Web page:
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Hi, I'm Sergei Savin.

Welcome back to the second week of Operations Analytics course.

We're about to start session three of this week.

In session two, we have learned how to set up and

solve optimization problems using Solver.

As an example, we have used a resource location problem.

In this session, we will look at another frequently encountered business setting

where the optimization tool kit can be used to make the best decisions.

It is a network setting, a setting where demand and supply are spread

across a network of locations, and the goal is to make sure that the demand and

supply match at the lowest possible cost.

Let's have a look.

In section two, we used Zooter example to set up and

solve a resource allocation problem.

In this session, we will look at a different kind of optimization,

a problem where optimization involves a network of locations.

Here's the business context we're going to analyze.

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The network of locations that client owns include three warehouses and

three distribution centers.

Here are the warehouses, here are the distribution centers, so

this is the complete network.

From each warehouse,

Keystone must transport out a certain amount of powdered drink.

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So here's the picture illustrating these two types of requirements.

Requirements for exact amounts that must be shipped out of warehouses, and

the minimum requirements for

the amounts to be shipped into the distribution centers.

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Now shipping is costly.

Here are the costs that Keystone will incur when shipping one ton

of powdered drink from each warehouse to each distribution center.

For example, if it tries to ship 10 tons from New York City to Austin,

it will incur a shipping cost of $132 for each ton, and

the total cost will be 132 times 10.

$1,320.

So here's the problem Keystone is trying to solve.

It is trying to find out the cheapest way to transport the goods

while making sure that certain amounts are moved from warehouses, and

some minimum amounts are delivered to each distribution center.

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We can specify decision variables, objective function, and constraints.

Let's start with decision variables.

The company needs to determine how much to ship from each warehouse like Los Angeles,

Chicago and New York to each distribution center,

Denver, Washington D.C. and Austin.

So let's assign one variable, X LD to stand for the amount sent from Los Angeles

to Denver, and another one to describe the amount shipped from Los Angeles to Austin.

And the third one,

to denote the amount shipped from Los Angeles to Washington, DC.

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Let's add three more variables to designate

shipments from Chicago to Denver, Austin, and

Washington, D.C. And let's do the same for

shipments from New York City to Denver, Austin and Washington, D.C.

So we have 3 plus 3 plus 3, 9 decision variables.

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Okay, I ship from Los Angeles to Denver and

it'll cost me $105.00 per ton.

So shipping XLD tons from Los Angeles to Denver creates a cost

contribution of 105 times XLD.

And shipping XLA tons from Los Angeles to Austin

creates a cost contribution of 135 times XLA.

In the same way, shipping XLW tons from Los Angeles to Washington, D.C.,

creates a cost contribution of 153 Times XLA.

So the objective function has three contributions from shipments originating

in Los Angeles, three more from shipments that originate in Chicago,

and three more from shipments that come from New York.

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So the supply constraint for the Los Angeles warehouse looks like this.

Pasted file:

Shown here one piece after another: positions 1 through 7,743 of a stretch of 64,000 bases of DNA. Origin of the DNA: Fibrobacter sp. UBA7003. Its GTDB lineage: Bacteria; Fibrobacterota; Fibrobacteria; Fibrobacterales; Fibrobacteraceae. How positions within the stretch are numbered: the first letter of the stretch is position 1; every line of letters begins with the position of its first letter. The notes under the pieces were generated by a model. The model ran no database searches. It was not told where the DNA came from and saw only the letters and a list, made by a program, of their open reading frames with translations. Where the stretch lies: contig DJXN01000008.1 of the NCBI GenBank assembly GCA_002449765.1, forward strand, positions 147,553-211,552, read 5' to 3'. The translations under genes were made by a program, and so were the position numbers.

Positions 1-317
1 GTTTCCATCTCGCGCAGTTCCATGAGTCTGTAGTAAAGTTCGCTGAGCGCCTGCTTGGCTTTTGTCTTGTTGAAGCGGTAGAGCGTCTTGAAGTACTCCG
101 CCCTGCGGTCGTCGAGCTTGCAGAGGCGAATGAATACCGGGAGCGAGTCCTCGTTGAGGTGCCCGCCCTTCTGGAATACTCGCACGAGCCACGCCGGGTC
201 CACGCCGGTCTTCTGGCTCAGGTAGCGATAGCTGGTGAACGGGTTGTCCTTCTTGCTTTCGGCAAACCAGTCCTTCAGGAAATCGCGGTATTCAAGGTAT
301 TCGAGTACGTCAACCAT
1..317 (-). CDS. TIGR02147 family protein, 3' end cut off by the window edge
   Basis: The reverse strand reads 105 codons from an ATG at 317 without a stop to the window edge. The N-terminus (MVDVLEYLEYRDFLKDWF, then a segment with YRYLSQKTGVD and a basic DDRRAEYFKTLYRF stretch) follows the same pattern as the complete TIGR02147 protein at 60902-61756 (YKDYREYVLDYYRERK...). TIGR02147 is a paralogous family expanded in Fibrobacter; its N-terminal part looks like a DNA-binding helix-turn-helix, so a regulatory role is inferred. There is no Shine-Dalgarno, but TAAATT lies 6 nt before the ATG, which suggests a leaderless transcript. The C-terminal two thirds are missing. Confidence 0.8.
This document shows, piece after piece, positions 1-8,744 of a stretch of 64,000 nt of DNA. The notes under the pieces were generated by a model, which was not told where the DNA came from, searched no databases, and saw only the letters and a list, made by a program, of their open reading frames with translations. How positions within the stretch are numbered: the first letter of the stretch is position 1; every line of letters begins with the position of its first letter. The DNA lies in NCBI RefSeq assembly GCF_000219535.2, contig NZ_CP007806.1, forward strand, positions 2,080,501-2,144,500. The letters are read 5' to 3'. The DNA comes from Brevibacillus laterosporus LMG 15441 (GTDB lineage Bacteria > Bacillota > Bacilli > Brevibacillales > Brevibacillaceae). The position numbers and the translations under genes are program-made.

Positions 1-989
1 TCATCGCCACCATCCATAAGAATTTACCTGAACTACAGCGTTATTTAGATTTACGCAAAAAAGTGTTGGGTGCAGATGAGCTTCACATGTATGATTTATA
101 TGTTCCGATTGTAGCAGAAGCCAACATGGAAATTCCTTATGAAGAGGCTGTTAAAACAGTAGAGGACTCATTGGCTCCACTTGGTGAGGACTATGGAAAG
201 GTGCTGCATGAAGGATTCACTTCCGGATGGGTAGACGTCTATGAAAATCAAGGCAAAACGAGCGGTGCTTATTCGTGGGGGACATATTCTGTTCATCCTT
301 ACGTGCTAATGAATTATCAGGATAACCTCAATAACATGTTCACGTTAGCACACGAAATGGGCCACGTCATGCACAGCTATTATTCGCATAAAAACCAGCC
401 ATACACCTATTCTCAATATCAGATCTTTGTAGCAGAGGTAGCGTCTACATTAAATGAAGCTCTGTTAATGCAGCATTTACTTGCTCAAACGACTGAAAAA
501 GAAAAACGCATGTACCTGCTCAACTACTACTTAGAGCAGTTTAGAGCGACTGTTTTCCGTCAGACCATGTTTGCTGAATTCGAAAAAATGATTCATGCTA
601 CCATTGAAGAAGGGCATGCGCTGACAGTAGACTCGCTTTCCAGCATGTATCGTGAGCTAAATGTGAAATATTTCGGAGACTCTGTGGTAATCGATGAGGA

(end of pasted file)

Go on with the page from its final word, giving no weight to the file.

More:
In the same way, all shipments from Chicago must add up to 20 tons.

Finally, all shipments from New York must add up to 30

tons.

So to summarize, we have supply constraints for

Los Angeles, Chicago, and New York.

What about the demand constraints?

Here's a reminder of what the requirements for each distribution center are.

Let's start with Denver distributions center.

Denver must receive at least ten tons, so here's how this constraint will look like.

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And the Austin center must receive at least 13 tons.

Finally, the Washington, DC distribution center must receive at least 20 tons.

Here's the summary of demand constraints.

We have one for Denve, one for Austin, and one for

Washington D.C. To put it all together, we have an algebraic

model with nine variables, and we have expressed the objective function,

the total shipping cost, in terms of these nine variables.

We have also put together expressions for the supply constraints.

And the demand constraints.

We must also ensure that shipping quantities are non-negative.

Now, we do not have to restrict the shipping quantities to integer values,

since it is possible to ship fractional amounts.

For example, 12.5 tons.

Now that we have formulated an algebraic model for

the Keystone problem, We can go to Excel, set up a spreadsheet formulation of this

model, and find the optimal shipping plan using solver.

Let's do it now.

We have prepared for you a template called keystone_0.

Go ahead use it and follow the steps we go through in setting up the model.

Okay, here is our Excel template.

Keystone_0.

As you can see, the spreadsheet contains the data for the keystone example but

none of the formulas that we will need to find the best solution.

As in the example, we must convert our algebraic optimization

model into a spreadsheet formulation and in order to accomplish this task

we will define on the spreadsheet three components of an optimization model.

Decision variables and objective function and constraints.

Let's start with the decision variables.

In this problem the decision variables are the amounts of powder drink

to ship between each warehouse and each distribution center.

There are three warehouses and three distribution centers so

we have nine decision variables.

In our template we have nine cells B12 to D14

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that have the header shipping quantities let's use those cells for

the values of our decision variables just like we did in the zooter example.

Let's put in some trial values in those cells say lets put

ten in each of those nine cells.